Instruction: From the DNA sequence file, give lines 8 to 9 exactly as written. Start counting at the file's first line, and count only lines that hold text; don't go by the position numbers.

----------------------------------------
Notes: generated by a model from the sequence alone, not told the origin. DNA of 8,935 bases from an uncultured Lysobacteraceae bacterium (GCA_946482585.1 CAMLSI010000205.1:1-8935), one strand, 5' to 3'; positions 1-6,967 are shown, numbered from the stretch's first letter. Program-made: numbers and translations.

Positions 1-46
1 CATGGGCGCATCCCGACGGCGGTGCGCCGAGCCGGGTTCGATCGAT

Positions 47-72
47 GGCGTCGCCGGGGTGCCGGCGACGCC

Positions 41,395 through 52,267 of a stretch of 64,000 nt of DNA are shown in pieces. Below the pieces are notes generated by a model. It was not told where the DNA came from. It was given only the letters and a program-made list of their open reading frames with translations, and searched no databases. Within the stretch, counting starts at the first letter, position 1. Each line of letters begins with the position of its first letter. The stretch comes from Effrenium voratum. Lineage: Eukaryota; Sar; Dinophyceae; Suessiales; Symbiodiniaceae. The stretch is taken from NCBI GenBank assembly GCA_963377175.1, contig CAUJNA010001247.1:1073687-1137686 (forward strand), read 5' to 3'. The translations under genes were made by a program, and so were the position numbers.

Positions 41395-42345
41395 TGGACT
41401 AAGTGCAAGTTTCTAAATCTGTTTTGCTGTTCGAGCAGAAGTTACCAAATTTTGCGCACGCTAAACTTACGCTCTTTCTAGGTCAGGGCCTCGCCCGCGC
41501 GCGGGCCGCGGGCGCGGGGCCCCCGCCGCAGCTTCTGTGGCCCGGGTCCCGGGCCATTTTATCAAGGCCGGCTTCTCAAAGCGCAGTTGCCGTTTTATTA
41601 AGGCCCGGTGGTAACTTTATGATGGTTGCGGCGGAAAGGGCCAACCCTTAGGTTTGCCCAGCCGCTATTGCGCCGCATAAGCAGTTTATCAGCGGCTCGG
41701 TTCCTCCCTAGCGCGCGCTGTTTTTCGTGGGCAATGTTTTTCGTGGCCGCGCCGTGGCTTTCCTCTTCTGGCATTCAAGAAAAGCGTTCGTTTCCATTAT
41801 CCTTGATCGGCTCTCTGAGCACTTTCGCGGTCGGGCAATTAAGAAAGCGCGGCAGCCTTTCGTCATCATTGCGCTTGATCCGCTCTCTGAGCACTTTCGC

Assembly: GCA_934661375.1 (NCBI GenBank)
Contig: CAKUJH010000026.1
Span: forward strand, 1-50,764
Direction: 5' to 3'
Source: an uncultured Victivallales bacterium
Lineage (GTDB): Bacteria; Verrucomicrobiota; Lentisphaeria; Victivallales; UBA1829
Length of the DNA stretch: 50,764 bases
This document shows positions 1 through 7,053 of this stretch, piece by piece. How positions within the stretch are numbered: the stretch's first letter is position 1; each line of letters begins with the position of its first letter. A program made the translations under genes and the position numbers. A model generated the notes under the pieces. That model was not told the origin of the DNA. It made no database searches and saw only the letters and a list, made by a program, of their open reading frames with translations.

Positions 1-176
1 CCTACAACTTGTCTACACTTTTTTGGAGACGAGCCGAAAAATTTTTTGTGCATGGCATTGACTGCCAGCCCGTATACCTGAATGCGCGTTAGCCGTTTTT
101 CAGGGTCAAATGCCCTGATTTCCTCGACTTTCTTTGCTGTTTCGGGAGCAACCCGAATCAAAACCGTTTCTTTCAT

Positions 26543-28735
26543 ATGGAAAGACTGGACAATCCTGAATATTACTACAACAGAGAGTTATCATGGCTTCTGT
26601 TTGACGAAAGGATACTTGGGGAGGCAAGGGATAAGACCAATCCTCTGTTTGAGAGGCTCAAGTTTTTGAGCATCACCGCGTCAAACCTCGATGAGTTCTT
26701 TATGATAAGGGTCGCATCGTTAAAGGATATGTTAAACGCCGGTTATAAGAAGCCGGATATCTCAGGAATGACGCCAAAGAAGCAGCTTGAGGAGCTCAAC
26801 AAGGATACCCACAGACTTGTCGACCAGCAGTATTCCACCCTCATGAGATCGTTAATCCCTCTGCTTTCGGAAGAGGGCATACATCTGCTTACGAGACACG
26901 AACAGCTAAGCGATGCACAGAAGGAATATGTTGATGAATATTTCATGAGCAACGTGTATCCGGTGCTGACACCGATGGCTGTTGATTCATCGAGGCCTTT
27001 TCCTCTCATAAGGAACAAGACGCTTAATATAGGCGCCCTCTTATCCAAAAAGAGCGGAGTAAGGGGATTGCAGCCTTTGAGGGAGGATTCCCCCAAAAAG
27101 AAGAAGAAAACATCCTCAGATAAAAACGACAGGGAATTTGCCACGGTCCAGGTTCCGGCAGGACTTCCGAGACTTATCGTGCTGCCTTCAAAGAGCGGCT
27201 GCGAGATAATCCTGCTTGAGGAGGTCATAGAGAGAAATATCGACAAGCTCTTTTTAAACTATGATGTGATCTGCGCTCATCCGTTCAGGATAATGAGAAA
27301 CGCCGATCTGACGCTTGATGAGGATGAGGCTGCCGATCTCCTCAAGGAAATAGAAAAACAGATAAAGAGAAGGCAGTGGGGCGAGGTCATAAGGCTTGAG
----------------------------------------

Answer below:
41395 TGGACT
41401 AAGTGCAAGTTTCTAAATCTGTTTTGCTGTTCGAGCAGAAGTTACCAAATTTTGCGCACGCTAAACTTACGCTCTTTCTAGGTCAGGGCCTCGCCCGCGC